Within just 24 hours, a stark reduction of diversity within the microbiome can be seen. After completing the antibiotic, within about a week the communities within the gut could be seen attempting to return to their initial state; however, the process remained incomplete[6]. In fact, a full 10 months after completing the antibiotic, the microbiome remained disturbed and incomplete – “the full consequences of which remain unknown.”[7] And, that’s the truth: we just don’t know how antibiotics affect human beings. Not only that, but we don’t even know how long the effects may last. One study, when examining the alterations that occurred in the gut following antibiotic use, stated that these “can remain after long periods of time, spanning months and even years“[8]. What’s even more unsettling? Very little research has been done on the potential lifelong ramifications that antibiotics can have on infants and young children. Just three years ago, in 2014, the CDC issued a warning to physicians about a severe diarrheal illness among children, which kills about 14,000 people every year in the US, which had been linked to antibiotic use[9]. Despite the complete lack of science to back such frequent use, antibiotic prescription continues to increase. “In 2010, children received 74.5 million outpatient antibiotic prescriptions—one for every child in the US”, and the CDC has already recognized that at least 30% of all antibiotics prescribed in an outpatient setting were never even needed[10,11]. Numerous studies have estimated this number to be as high as 50%. Seems a high price to pay for an unnecessary medication[12]

Some scientists are beginning to question how antibiotics administered to a laboring mother or given during infancy, affect an individual for the rest of their life. And, while we are really only scratching the surface of the research that needs to be done, research is revealing some scary information. Early antibiotic use has been associated with inducing obesity, allergy and atopic disorders, autoimmune diseases, and infectious diseases. Because not only do antibiotics completely destroy the diversity once held within the microbiome, they also change the gene expression, protein activity, and overall metabolism of the gut.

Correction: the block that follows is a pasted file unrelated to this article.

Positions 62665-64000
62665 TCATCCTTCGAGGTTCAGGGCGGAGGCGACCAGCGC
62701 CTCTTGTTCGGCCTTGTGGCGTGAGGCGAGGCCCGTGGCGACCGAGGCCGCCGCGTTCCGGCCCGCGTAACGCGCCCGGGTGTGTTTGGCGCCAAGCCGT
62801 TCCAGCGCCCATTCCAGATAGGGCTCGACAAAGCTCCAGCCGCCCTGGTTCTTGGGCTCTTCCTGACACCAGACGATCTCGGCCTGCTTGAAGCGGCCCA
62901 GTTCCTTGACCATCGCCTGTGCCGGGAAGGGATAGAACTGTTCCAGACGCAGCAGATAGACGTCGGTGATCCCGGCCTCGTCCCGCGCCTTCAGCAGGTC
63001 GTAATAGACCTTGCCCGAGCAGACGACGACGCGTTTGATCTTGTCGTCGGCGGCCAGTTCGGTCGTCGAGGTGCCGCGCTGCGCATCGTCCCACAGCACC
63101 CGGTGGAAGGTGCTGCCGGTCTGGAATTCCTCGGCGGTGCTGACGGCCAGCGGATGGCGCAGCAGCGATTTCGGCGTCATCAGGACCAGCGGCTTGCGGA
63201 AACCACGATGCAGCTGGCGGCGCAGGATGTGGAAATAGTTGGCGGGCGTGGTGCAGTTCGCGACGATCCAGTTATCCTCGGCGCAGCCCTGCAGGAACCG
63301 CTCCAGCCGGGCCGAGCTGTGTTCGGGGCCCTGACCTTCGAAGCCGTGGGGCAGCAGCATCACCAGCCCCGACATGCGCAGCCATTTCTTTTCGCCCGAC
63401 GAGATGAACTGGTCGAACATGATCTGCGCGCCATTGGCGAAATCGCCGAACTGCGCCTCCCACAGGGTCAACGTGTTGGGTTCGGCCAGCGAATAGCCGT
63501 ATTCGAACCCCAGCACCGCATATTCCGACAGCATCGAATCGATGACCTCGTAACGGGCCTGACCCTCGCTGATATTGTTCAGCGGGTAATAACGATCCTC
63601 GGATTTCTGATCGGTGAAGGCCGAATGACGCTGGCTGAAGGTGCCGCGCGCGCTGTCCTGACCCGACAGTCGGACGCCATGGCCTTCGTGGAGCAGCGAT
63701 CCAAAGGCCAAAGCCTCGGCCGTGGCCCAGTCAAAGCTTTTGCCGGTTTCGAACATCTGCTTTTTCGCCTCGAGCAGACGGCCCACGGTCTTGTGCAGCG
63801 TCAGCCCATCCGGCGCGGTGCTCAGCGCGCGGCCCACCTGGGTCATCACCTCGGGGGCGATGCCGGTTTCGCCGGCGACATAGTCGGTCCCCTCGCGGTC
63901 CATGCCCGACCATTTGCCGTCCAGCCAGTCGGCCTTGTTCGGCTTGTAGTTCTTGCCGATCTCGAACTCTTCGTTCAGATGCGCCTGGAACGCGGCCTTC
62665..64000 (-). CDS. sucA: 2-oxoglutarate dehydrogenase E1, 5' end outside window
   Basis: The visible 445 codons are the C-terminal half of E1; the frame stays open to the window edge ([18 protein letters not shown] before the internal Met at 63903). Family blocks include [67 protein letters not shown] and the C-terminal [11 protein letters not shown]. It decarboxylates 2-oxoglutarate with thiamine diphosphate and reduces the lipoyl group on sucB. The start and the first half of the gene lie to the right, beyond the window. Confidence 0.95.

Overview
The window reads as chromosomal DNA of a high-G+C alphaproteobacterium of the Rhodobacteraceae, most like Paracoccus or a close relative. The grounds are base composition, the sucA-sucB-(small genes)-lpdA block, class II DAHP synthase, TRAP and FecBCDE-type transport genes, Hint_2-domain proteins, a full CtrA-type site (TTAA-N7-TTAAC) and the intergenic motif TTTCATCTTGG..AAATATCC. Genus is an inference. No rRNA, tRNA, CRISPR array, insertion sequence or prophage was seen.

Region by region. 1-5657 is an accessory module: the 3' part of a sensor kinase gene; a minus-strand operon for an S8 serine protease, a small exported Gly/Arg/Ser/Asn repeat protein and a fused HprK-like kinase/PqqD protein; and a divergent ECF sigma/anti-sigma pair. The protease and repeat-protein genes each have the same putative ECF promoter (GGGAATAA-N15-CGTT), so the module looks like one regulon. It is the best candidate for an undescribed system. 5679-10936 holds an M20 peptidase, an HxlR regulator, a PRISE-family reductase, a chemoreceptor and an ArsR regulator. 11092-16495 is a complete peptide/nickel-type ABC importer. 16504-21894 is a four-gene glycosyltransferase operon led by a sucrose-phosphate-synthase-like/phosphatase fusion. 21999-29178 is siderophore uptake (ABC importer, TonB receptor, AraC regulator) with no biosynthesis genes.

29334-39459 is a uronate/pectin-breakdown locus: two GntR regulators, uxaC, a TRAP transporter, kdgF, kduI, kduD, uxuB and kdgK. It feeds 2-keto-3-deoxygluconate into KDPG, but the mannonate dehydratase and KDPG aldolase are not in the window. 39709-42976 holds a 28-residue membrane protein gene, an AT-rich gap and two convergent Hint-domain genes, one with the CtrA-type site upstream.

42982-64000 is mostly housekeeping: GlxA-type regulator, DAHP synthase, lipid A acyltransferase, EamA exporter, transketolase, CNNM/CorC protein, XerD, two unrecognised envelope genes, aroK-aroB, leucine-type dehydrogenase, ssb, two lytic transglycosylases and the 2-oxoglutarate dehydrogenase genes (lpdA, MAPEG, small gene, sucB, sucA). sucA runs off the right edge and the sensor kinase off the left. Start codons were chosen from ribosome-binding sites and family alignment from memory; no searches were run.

Antibiotics and Weight Gain

For decades, farmers have been supplying cows, turkeys, chickens, and other meat-animals with large doses of antibiotics in an attempt to have them gain weight faster[13]. While scientists haven’t quite been able to explain why this occurs, many researchers are raising concerns that the same effects are also being seen in humans. One study examined over 150,000 children and found that antibiotic use had the ability to influence weight gain[14]. And, while many similar studies focused on these effects during early childhood, this one actually found that these effects grew stronger with age – peaking sometime in the teen years[15, 16]. Many doctors are beginning to theorize that the reason for this unwanted weight gain is because of the antibiotic doing its job: killing all bacteria in sight[17]. Because your microbiome is now unbalanced, bad bacteria and fungus are more easily able to permeate and overwhelm the gut. When harmful bacteria begin thriving in the gut, they produce toxins in a much larger quantity, and this begins to wreak havoc on the body. Symptoms such as inflammation, and insulin resistance begins (mimicking Type 2 Diabetes), and we already know the American diet isn’t really stellar to begin with[18, 19]. The most common type of fungus to make its way into the human body, Candida or yeastlives on sugar. The more it grows, the more you crave sweets and carbs – which are not good for the waistline. And, when the good bacteria are nowhere to be found, your entire body becomes an open buffet for all the bad guys.